He has been called a vandal, a street artist, a post-Situationist, a punk artist and the text-art Banksy. Scottish poet Robert Montgomery has consciously made an “awkward space” for himself in between artistic categories – and he thoroughly enjoys it. His work puts poetry in front of people in eye-catching visual formats: from advertising billboards he has covered with poems, to words he has set on fire or lit with recycled sunlight in public spaces – including the Sussex seafront and a Berlin airport. Recently, he has been working on today’s World Poetry Day “Pay with a poem” campaign, through which customers can get coffee in exchange for poetry in cafes across the globe. Montgomery will then collect the public’s poems to create an installation in a secret location.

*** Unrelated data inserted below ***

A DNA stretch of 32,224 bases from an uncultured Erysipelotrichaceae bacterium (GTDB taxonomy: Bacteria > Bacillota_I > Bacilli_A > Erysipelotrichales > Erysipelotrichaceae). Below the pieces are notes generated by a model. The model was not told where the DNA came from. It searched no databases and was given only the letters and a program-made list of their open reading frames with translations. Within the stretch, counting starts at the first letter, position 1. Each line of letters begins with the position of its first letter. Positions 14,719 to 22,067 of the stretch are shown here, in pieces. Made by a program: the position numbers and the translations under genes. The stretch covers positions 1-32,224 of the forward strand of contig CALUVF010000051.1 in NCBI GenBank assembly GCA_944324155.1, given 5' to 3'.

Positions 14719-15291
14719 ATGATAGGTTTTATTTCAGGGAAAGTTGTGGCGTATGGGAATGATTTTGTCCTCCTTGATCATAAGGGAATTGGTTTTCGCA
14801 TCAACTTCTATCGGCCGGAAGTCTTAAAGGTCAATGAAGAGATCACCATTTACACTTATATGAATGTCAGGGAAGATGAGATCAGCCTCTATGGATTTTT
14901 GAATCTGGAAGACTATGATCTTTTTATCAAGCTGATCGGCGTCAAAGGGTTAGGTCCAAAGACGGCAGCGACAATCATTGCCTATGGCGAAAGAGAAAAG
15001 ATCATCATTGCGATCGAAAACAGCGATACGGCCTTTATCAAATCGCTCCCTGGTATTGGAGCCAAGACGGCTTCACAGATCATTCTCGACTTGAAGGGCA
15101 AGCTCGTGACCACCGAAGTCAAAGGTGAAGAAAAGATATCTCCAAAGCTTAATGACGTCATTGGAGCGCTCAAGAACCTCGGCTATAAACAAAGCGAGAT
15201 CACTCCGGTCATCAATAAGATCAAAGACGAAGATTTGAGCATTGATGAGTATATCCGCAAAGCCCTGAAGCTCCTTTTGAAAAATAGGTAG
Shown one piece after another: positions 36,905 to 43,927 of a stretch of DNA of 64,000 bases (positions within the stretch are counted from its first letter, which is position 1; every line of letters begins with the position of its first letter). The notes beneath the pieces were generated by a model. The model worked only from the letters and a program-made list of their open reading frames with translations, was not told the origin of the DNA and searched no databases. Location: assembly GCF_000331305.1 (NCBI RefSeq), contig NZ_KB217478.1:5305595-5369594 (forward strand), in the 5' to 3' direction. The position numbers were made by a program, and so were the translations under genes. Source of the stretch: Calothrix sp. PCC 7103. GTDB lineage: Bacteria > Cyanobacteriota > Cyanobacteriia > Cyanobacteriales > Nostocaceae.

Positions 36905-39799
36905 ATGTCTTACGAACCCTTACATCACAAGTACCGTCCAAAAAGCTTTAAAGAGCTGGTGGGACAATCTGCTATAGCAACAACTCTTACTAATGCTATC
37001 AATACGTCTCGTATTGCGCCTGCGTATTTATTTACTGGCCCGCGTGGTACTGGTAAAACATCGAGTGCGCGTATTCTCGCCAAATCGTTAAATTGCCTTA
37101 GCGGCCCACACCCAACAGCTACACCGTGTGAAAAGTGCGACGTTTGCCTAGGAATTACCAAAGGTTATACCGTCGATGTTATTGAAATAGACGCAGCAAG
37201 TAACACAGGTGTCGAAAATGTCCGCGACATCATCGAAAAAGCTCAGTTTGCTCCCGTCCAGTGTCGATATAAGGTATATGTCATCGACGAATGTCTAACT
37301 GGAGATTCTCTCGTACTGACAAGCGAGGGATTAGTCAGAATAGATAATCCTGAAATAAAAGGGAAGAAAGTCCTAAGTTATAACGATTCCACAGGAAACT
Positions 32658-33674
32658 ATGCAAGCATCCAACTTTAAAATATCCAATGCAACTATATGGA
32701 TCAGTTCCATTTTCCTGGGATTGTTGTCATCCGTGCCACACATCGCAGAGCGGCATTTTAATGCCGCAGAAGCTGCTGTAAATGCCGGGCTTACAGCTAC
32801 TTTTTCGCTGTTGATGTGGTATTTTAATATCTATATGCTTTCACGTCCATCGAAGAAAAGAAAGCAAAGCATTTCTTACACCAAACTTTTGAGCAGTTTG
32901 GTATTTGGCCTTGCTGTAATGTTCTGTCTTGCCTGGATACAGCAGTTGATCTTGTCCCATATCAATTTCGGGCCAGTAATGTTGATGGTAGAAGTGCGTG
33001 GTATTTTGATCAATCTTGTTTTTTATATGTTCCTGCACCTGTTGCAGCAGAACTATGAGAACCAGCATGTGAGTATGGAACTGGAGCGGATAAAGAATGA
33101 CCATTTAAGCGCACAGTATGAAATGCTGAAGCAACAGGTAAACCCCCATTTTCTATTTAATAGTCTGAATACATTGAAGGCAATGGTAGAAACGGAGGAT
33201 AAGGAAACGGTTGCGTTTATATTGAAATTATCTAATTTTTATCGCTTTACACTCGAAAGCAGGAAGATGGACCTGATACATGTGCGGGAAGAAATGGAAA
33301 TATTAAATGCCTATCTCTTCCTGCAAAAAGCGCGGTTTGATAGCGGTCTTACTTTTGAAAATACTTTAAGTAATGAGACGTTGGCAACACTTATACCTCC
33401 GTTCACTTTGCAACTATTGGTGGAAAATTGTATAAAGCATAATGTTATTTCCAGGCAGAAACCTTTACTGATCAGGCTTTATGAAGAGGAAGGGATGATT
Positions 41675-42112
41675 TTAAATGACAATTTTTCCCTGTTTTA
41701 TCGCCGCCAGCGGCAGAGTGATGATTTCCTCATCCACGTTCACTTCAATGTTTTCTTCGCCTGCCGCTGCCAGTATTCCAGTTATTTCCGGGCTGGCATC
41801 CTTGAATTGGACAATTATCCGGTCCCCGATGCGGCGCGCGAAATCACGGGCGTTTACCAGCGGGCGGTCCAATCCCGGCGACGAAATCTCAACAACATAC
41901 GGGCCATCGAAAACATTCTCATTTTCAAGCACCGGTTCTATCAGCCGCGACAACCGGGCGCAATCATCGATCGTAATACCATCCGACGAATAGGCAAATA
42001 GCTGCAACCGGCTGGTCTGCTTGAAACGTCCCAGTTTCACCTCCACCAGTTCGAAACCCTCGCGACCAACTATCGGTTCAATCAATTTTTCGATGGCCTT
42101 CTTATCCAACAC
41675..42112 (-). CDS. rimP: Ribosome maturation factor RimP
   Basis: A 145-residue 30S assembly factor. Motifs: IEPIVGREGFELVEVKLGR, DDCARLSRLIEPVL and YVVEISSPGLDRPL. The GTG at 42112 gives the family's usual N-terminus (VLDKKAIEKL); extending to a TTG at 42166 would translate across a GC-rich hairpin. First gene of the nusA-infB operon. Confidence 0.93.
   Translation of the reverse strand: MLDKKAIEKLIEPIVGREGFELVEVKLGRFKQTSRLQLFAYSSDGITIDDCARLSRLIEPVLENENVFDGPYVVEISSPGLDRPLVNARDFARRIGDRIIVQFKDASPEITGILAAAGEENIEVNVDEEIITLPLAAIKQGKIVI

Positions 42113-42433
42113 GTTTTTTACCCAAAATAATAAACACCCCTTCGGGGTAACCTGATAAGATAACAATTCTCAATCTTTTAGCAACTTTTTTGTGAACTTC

Londoners might remember his striking white type and black background from poems he installed on Shoreditch billboards in the days of the anti-Iraq war protests. The frustration around the war going ahead despite millions-strong protests is what prompted him to “go outside at night alone” to adorn his first billboard with a poem that started: “When we are sleeping,/ aeroplanes / carry memories / of the horrors / we have given / our silent consent to …”
The texts tend to be lyrical, dreamy and almost optimistic. “I feel it’s a kind of responsibility to critique things that you think are bad – but I also feel an almost moral obligation to propagate hope,” he says. A new global crisis has propelled him to focus his work on climate change and collaborate with the Climate Coalition. “I think the ecological crisis we are facing is the major historical crisis of our time and our generation will be judged on it.”